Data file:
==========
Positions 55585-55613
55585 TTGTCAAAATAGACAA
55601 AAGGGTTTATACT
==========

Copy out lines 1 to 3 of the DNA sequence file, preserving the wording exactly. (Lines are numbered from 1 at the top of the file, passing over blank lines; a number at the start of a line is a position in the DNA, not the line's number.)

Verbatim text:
Positions 55585-55613
55585 TTGTCAAAATAGACAA
55601 AAGGGTTTATACT